For Lola and Lou with love
Artist Laurie Anderson’s memoriam for her mutt is a charmer, while Lou Reed makes his presence felt, writes
HEART OF A DOG Directed by Laurie Anderson. Featuring Laurie Anderson, Lou Reed, Lolabelle Club, IFI, Dublin, 75 min Somewhere in the middle of Laurie Anderson’s irresistible memoriam for her pet terrier – it’s much more than that, but there we start – she tells the sad story of her time in hospital following a backbreaking fall as a child. It occurs to her that, when discussing the incident, she tends to leave out memories of the noises at night. The next morning a bed would be empty. Those were the sounds that dying children make.
Are you paying . . . attention?
Amid the home movies, animations, the staged reminiscences and the experimental flourishes, we catch a brief shot of Lou Reed, her late husband, looking uncharacteristically jolly at the beach. Like the dead children, he is the unmentioned presence that hangs over the project. It sounds as if addressing the subject directly would be as uncomfortable as staring straight into the sun.
Now 68, Anderson has, over the past 40 years, exerted a singular influence on the culture. In the 1970s, after graduating from Barnard College, she became a pioneer in New York’s austere performance art world. There was a great deal of obscure work in downtown basements. She developed a variation on the violin that had audiotape where the bowstrings should be. Odd records emerged on obscure labels.
Yet, unlike so many of her terrifying contemporaries, there was a warmth to her work that eventually found a place in the mainstream. One still has to pinch oneself at the knowledge that O Superman, her minimalist, intimate epic, became a number-two hit in the UK 25 years ago.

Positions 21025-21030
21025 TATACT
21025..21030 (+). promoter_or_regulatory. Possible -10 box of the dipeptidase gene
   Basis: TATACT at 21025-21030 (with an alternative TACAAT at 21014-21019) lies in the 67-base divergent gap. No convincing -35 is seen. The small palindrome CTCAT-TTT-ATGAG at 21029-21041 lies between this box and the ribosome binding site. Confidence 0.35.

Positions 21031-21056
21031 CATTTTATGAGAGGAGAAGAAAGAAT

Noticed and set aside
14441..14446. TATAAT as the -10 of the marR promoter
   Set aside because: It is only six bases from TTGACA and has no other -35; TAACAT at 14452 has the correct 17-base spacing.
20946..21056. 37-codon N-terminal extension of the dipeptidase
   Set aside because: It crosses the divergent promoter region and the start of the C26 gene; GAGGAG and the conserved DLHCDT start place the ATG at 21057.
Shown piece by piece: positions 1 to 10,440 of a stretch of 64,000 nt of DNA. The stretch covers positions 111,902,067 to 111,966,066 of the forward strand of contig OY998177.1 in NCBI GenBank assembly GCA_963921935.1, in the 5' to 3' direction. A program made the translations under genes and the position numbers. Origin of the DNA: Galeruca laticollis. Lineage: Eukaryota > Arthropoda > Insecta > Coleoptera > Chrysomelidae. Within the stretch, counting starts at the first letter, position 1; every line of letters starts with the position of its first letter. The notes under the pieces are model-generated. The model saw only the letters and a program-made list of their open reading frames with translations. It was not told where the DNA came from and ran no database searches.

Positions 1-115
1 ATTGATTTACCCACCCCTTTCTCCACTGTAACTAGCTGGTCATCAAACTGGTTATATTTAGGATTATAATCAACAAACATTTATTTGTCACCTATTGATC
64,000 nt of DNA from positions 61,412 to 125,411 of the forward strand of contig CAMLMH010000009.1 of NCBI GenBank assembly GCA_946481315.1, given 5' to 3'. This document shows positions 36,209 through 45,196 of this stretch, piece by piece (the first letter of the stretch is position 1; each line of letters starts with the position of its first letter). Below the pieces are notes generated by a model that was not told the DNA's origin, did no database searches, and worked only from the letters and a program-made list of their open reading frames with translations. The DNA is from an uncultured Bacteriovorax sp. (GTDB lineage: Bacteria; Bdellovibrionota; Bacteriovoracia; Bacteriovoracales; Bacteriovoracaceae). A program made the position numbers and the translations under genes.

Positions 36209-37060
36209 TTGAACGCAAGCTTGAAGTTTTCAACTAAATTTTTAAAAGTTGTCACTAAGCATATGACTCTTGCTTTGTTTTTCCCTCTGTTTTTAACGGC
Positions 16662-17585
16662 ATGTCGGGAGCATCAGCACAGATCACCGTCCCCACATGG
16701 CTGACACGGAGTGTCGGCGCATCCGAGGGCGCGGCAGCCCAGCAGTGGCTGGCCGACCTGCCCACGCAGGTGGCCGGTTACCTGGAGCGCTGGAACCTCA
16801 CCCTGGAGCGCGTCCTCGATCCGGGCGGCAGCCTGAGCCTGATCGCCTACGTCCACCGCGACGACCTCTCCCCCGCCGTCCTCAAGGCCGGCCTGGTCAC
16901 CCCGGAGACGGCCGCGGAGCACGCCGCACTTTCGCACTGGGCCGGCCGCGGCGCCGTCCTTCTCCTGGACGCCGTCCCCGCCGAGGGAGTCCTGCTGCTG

The voice is unchanged. It still pauses . . . at the most unexpected . . . moments. It still feels as comforting as the sound of crinkled wrapping paper or simmering coffee. Most of what it says here is very wise.
Like so many people tackling memories of New York in the early part of the century, she includes thoughts on the aftermath of 9/11. For month and months, she notes, hunks of the building were transported down the avenues of the city to some undisclosed location. As the weeks crept on, she and her friends became used to a casual militarisation of the nation. Sub-machine guns at airports were once a rare sight.
Anderson also manages to tell us about her difficult relationship with her mother. She recalls saving twin siblings from the ice and dragging them back home. “I never knew . . . you were so . . . strong,” mom said. (I think I have the pauses in the right place.)
How does all this fit in with the story of Lolabelle, her late rat terrier? Even while watching, one finds the connections hard to identify, but it is a measure of the film’s brilliance that the shifts rarely seem jarring.
The dog was rescued after being abandoned by a recently sundered couple (who get their story told). She lived with Anderson and, even after going blind, was gently co-opted into her projects. Only a heel would fail to smile at the footage of Lola being coaxed with treats into playing along with the Anderson band. She even released a Christmas record.
For all the wisdom and erudition on display here, Heart of a Dog ends up reminding us that even the brightest folk can be sweetly sentimental about their animals. Towards the end of Lola’s life, the vets began suggesting that Anderson have the animal “put to sleep”. She knew better. She was probably right.
Only one thing jars. Anderson seems to have turned to Buddhism in later years and keeps referring to “my teacher”. Does somebody so bright really need such a thing?
Never mind that. Heart of a Dog is a very nice thing. Once again, Anderson makes the experimental delicious.